Their sales swelled (no pun intended!) the second year, by 80 percent. The small
company that once barely broke even from year to year also grew 432 percent in
profit and 321 percent overall. As sales continue to escalate, they have expanded
their focus by complementing YouTube campaigns with Facebook contests and
Twitter blasts.
Original Skateboards have reinvented the world of longboarding because they
see longboarding as physical artistic expression. They seek to create a culture
that incorporates art, music and the physicality of longboarding itself, in hopes
of encouraging people to question boundaries and find the original within them.
They distribute their boards around the world and are currently the number one
longboarding company on the East Coast. Their series of longboarding videos,
filmed around the world, launched their YouTube channel to 96,000 subscribers,
above ESPNs 52,000, making them the eighth most subscribed sports channel in
YouTube history.
2011 4imprint, Inc. All rights reserved
The social networking site YouTube has allowed Original to expand longboarding
as a sport and culture by connecting their riders with consumers and generating
awareness in the online board sports communityultimately allowing fans of the
sport and the product to tell their story for them.
Ti ps f or mar ket i ng t o yout h
So weve gone over what makes youth marketing so different and provided
insight into how to go about creating a successful strategy, but theres still more.
Consider these tips for successful implementation:
1. Be edgy. What other word could possibly describe Kotexs

new product
launch geared toward young women? The U by Kotex campaign actually
employs a good deal of self-mockery, including television commercials that
poke fun at older Kotex ads. The packaging, black boxes with bright pink,
yellow and green accents, also flaunts convention. The video, launched in
March, has racked up almost a million views and the product has already
captured 8.3% market share.
2. Provide valuable content and information. On the U by Kotex website,
youll find a page called The Straight Scoop where young consumers can
ask questions about their periods to a panel of advisors; every question gets
an answer from a health professional, a mom and a peer. Theres no selling
here, but the feature establishes Kotex as a company that cares enough to
provide an information forum for its customers and that, of course, helps
sell the brand.
3. Have a social mission. Both Gen Y and Z care deeply about social causes.
A study by Cone revealed that 9 out of 10 consumers in these generations
would switch to a brand associated with a good cause if quality
and price were comparable. So when Avon

launched Mark

, a new
brand of cosmetics for young women, they signed on MTV celebrity
Lauren Conrad to help create a cause-related product. Sales from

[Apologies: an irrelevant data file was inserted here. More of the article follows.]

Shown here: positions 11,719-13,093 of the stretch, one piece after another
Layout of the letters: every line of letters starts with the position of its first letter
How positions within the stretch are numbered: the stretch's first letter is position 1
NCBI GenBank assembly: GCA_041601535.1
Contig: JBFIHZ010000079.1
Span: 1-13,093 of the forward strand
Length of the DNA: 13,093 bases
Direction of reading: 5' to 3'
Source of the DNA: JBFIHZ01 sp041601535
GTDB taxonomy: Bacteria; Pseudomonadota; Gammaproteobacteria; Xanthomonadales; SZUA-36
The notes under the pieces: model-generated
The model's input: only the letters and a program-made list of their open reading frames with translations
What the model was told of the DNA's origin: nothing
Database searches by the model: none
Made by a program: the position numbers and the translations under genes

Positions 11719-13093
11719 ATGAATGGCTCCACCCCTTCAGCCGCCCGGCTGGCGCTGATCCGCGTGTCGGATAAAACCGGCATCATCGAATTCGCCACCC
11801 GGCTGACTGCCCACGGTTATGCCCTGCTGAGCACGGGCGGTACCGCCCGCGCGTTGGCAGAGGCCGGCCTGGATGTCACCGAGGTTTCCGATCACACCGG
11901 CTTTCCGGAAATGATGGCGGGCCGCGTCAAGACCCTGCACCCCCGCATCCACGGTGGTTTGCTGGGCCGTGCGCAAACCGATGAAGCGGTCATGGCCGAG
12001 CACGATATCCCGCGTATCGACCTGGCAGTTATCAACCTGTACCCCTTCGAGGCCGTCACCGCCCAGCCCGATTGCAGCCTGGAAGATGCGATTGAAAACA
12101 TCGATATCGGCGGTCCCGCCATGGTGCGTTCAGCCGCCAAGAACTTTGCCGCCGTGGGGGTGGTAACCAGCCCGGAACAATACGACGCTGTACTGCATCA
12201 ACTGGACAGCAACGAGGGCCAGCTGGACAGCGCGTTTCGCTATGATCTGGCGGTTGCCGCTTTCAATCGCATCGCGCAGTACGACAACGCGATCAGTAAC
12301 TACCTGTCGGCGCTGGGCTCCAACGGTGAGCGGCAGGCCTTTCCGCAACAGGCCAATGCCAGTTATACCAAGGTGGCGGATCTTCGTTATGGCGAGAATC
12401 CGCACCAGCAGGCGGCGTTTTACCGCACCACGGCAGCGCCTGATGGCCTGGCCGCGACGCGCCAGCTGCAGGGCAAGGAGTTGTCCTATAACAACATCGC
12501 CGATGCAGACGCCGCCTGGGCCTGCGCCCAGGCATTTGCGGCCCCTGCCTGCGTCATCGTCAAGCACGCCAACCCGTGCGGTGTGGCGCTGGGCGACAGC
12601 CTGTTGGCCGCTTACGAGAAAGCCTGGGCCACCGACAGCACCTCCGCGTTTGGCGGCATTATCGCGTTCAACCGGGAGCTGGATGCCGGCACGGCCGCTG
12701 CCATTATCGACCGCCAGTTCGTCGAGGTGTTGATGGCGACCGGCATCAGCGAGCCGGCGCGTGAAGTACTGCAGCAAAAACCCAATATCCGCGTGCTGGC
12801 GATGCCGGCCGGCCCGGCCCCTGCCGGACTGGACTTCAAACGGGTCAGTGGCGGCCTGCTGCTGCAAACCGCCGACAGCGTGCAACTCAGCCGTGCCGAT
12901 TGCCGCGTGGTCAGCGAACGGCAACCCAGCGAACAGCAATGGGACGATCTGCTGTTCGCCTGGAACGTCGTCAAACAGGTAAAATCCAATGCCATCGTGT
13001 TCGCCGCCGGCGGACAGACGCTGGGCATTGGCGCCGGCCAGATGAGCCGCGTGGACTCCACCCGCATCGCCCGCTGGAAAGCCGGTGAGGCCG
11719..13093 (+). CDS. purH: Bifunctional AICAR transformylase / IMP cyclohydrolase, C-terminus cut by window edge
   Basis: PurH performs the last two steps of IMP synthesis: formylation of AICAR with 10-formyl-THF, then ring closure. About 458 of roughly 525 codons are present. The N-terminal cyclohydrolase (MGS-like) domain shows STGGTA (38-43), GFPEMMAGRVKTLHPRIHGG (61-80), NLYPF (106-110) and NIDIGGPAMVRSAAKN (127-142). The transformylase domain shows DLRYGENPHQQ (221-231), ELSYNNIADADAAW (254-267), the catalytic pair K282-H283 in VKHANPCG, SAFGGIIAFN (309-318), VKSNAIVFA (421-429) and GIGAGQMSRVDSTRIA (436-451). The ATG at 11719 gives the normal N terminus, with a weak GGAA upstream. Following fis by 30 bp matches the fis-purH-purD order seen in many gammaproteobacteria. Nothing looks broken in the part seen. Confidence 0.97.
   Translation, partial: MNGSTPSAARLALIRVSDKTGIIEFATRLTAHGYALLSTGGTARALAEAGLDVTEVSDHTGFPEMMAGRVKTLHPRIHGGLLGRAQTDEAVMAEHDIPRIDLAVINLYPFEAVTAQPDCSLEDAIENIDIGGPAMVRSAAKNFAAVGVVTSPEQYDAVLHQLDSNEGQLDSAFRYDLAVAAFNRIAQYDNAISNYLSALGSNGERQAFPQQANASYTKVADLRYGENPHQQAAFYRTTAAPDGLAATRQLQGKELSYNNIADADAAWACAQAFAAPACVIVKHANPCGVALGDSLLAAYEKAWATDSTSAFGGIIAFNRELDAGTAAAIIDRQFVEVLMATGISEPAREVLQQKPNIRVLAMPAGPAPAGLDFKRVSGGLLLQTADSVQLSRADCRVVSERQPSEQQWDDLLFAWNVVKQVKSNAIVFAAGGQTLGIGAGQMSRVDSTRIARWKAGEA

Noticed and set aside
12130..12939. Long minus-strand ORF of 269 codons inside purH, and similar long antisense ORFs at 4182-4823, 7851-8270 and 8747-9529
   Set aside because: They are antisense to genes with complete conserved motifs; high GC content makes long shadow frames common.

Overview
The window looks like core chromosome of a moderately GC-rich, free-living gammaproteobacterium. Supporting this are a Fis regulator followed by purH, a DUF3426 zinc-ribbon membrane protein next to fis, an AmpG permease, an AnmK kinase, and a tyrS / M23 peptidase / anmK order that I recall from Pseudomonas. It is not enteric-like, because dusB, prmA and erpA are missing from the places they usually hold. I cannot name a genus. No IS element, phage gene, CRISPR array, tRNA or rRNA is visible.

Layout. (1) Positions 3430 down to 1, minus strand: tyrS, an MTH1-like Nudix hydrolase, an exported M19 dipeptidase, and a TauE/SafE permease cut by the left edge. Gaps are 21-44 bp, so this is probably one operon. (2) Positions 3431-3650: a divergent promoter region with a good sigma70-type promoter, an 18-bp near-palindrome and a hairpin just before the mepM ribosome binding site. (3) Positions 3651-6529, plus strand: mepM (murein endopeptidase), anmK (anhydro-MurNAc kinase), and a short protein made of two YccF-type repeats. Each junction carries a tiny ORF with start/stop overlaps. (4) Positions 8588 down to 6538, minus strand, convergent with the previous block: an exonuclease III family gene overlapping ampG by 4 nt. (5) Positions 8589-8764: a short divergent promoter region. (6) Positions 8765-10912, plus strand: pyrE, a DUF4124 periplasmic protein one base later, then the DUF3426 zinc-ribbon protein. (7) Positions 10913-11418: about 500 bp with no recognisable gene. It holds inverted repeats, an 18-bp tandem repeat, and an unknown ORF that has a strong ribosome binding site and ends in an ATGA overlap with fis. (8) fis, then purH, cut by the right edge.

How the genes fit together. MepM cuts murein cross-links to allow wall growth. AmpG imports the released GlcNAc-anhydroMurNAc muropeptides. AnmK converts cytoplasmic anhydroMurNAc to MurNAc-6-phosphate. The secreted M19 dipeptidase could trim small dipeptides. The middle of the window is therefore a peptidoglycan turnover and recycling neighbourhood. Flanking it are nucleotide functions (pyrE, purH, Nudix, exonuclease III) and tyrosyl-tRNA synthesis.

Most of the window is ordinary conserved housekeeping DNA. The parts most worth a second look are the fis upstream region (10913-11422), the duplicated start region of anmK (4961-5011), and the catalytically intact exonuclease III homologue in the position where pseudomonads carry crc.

Conrads Have a Heart necklace go to Avons m.powerment
campaign, which makes donations to organizations that help end
dating and partner abuse. So far, the campaign has raised over
$400,000 and Avons campus rep sales have increased by 174%.
4. Connect with their parents. This is not a dont trust anyone over 30
generation. Younger generations (both Z and their older counterparts, Y) tend
to be very close to their parents and often consult them on life decisions, large
18 Fenn, Donna. Five Surere Ways to Reach the Youth Market | BNET. BNET - The CBS Interactive Business
Network. 7 June 2010. Web. 27 July 2011.
2011 4imprint, Inc. All rights reserved
4imprint serves more than 100,000 businesses with innovative promotional items throughout the United States,
Canada, United Kingdom and Ireland. Its product offerings include giveaways, business gifts, personalized gifts,
embroidered apparel, promotional pens, travel mugs, tote bags, water bottles, Post-it Notes, custom calendars,
and many other promotional items. For additional information, log on to
and small. The folks at Avon knew this, so when they were ramping up the
campaign for their youth brand, Mark (see above), they blasted emails to both
college students and their parents. The goal: to spread the word that Mark was
looking for campus sales reps. Remarkably, the parent-targeted email got an
open rate of 43%, which is well above average. The campaign, combined with
other efforts by Avon, resulted in a 60% increase in campus reps.
5. Co-create with your customers. Last January, VitaminWater created a new
flavor called Connect. Or rather, its customers did. Connect, which is black
cherry-lime flavored and contains caffeine, was the result of a Facebook Fan
Page contest that encouraged fans to design their own VitaminWater flavor.
Connect was launched in March and its creator, Sarah from Illinois, won
$5,000. Young consumers love this kind of co-creating using crowdsourcing
because it creates a two-way conversation with a brand. Companies love it
because its a pretty cheap way to validate new ideas and to get buy-in from
consumers before new products hit the shelves.
Measur i ng eff or t s
Youth marketing can be a bit slippery to measurein part because its word-of-
mouth heavy and also because much of the impact of marketing to youth to drive
loyalty over time cant be seen immediately. Through consistent measurement of
social interactions and mentions, impressions, media and blog coverage, sales and
conversions, website traffic and other metrics, however, the impact of your strategy
can be tracked.
Kt hnxbai
Marketing to todays youth can be trickyit requires in-depth
knowledge of youth as the demographic ages, a new marketing
mindset that moves marketing more toward a relationship thats
set by the terms of the audience, not by the marketer. But those
brands that can adapt will succeed and be rewarded with strong
brands, products and services that sell, and customers they can
grow with. Bonus points if you learn how to Dougie.